What Is Idle Time? (Definition, Example, and How to Control)

Idle time is when workers are paid for an unproductive time due to some causes that may or may not be under the control of management. Idle time is typically paid to full-time laborers rather than indirect workers compensated based on the number of hours worked.

Further, the business needs to control idle time as there is a direct impact on profitability. For instance, if there is more idle time, the business may not attain its full potential. On the other hand, controlling idle time makes the business more productive, attaining the full business potential and achieving higher profitability.

This concept is more applicable to the manufacturing and service sectors dependent on the resources to complete the sale cycle. On the other hand, the impact is limited on the other sectors like financing, leasing, and trading, etc.  

Causes of idle time

Various factors may result in the occurrence of idle time; some of these causes are discussed below:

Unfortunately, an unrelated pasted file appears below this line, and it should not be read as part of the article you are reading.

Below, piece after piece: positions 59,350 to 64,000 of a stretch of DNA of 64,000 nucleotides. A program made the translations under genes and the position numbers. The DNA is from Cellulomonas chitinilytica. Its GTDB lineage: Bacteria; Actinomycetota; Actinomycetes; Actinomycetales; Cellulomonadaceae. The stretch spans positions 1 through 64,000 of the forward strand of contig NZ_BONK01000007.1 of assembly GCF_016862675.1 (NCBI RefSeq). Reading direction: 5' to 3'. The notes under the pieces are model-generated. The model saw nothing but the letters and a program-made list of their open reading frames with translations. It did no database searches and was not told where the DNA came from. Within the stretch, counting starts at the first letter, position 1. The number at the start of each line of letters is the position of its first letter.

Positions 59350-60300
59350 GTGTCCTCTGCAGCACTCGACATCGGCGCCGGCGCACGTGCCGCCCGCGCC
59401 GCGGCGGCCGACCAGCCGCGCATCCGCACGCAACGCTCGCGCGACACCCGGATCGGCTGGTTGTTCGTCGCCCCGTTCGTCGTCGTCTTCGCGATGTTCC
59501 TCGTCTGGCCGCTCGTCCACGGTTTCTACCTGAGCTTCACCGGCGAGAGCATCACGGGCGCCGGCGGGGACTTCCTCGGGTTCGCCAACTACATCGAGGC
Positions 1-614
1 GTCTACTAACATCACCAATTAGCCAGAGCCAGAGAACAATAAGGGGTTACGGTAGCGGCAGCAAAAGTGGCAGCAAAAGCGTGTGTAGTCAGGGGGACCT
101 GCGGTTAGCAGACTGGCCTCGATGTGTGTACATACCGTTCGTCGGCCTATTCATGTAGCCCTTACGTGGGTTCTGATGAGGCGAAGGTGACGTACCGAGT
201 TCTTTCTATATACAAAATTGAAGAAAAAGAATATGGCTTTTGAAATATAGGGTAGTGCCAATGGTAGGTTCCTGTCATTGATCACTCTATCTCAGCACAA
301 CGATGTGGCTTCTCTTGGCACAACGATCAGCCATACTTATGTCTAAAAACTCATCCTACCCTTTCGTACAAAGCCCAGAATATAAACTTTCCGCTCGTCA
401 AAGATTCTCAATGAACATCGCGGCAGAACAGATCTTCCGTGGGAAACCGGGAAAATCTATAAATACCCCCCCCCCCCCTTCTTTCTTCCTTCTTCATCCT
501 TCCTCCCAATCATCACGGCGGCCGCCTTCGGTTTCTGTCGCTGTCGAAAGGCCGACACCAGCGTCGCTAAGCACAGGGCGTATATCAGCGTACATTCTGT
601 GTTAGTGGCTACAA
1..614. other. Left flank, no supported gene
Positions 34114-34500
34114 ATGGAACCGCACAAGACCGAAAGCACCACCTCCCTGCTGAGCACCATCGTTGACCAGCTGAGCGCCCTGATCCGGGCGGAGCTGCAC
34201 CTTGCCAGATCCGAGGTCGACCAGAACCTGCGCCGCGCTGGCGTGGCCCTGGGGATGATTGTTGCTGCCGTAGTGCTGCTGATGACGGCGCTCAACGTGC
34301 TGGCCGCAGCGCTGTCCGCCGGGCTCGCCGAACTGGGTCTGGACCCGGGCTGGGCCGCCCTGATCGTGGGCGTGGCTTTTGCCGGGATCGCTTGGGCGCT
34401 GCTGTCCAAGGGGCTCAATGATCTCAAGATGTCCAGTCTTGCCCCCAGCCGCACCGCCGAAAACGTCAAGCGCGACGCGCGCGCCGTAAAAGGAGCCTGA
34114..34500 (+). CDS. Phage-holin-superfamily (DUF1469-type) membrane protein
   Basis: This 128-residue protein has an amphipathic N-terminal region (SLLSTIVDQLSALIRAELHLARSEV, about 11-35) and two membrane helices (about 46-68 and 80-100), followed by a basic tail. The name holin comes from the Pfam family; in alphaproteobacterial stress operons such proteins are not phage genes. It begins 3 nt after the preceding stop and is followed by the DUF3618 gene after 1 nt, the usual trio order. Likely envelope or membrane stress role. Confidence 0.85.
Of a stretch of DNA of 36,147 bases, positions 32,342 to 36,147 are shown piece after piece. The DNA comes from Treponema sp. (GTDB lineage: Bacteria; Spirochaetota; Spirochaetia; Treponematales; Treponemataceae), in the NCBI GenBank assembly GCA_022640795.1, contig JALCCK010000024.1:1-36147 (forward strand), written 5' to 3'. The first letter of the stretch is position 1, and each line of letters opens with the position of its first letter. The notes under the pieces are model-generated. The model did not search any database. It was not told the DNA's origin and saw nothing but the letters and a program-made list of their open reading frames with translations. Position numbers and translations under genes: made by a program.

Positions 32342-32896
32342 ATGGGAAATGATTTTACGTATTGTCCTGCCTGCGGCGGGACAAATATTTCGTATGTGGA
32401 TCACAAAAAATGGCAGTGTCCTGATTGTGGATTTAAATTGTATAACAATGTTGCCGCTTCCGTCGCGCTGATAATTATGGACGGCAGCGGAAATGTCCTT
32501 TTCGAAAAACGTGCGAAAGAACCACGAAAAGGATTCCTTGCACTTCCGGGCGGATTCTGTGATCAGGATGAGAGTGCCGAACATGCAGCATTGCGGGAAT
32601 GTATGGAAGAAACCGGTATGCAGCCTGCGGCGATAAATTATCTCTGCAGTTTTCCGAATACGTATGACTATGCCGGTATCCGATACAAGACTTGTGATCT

• Machine breakdown – A breakdown in the production facility may result in a work stoppage, and it will waste workers’ time and increase the labor cost.
  • Shortage of Vital direct material – An idle time may occur when there is a shortage of key raw material. It will waste direct workers’ time unless the new delivery from the suppliers is received.  
  • No customer orders- A company is committed to paying its direct workers even if it has not received any order to deliver goods/services. It means that an entity must pay its direct labor cost even if the workers are not doing substantial work because of not enough orders from customers.
  • Nature of task– Sometimes, the nature of a task to be performed by laborers is such that idle time is unavoidable, and that’s why an allowance for idle time is incorporated in standard cost cards.

Examples and types of idle time

Idle time may occur when the employees wait for a shipment to reach a company’s premises to start their work or when the company has hired more staff than the required number of people. The company has to bear the extra cost when an idle time appears in the production process.